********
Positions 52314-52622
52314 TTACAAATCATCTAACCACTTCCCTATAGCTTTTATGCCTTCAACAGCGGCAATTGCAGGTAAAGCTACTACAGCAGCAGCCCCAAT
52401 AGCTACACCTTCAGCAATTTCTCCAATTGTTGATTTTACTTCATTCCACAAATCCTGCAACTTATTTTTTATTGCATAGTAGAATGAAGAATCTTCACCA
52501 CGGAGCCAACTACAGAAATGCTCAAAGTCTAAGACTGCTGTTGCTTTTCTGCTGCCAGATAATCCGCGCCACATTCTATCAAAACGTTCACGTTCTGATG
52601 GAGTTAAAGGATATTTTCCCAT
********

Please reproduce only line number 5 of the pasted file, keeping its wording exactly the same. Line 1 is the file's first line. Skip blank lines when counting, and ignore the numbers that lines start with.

52601 GAGTTAAAGGATATTTTCCCAT